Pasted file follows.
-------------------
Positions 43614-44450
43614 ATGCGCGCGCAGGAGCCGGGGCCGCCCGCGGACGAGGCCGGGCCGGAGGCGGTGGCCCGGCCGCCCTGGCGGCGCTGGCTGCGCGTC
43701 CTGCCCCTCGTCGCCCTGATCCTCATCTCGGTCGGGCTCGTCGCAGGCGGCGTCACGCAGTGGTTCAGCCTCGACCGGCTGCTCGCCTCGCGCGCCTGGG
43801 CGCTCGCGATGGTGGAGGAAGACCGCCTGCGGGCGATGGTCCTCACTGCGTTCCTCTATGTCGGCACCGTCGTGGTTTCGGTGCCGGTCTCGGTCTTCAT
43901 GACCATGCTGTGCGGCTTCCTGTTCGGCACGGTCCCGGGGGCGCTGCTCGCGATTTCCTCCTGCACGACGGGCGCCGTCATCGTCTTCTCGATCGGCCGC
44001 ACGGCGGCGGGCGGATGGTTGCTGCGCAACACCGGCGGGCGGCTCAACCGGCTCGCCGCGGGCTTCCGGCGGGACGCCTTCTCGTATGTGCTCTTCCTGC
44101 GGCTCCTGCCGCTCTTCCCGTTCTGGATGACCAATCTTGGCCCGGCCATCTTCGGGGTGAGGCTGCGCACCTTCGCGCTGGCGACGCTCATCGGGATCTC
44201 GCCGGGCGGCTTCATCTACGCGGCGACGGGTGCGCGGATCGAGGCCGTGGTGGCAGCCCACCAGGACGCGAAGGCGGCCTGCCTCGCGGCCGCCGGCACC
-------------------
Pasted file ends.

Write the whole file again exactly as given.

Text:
Positions 43614-44450
43614 ATGCGCGCGCAGGAGCCGGGGCCGCCCGCGGACGAGGCCGGGCCGGAGGCGGTGGCCCGGCCGCCCTGGCGGCGCTGGCTGCGCGTC
43701 CTGCCCCTCGTCGCCCTGATCCTCATCTCGGTCGGGCTCGTCGCAGGCGGCGTCACGCAGTGGTTCAGCCTCGACCGGCTGCTCGCCTCGCGCGCCTGGG
43801 CGCTCGCGATGGTGGAGGAAGACCGCCTGCGGGCGATGGTCCTCACTGCGTTCCTCTATGTCGGCACCGTCGTGGTTTCGGTGCCGGTCTCGGTCTTCAT
43901 GACCATGCTGTGCGGCTTCCTGTTCGGCACGGTCCCGGGGGCGCTGCTCGCGATTTCCTCCTGCACGACGGGCGCCGTCATCGTCTTCTCGATCGGCCGC
44001 ACGGCGGCGGGCGGATGGTTGCTGCGCAACACCGGCGGGCGGCTCAACCGGCTCGCCGCGGGCTTCCGGCGGGACGCCTTCTCGTATGTGCTCTTCCTGC
44101 GGCTCCTGCCGCTCTTCCCGTTCTGGATGACCAATCTTGGCCCGGCCATCTTCGGGGTGAGGCTGCGCACCTTCGCGCTGGCGACGCTCATCGGGATCTC
44201 GCCGGGCGGCTTCATCTACGCGGCGACGGGTGCGCGGATCGAGGCCGTGGTGGCAGCCCACCAGGACGCGAAGGCGGCCTGCCTCGCGGCCGCCGGCACC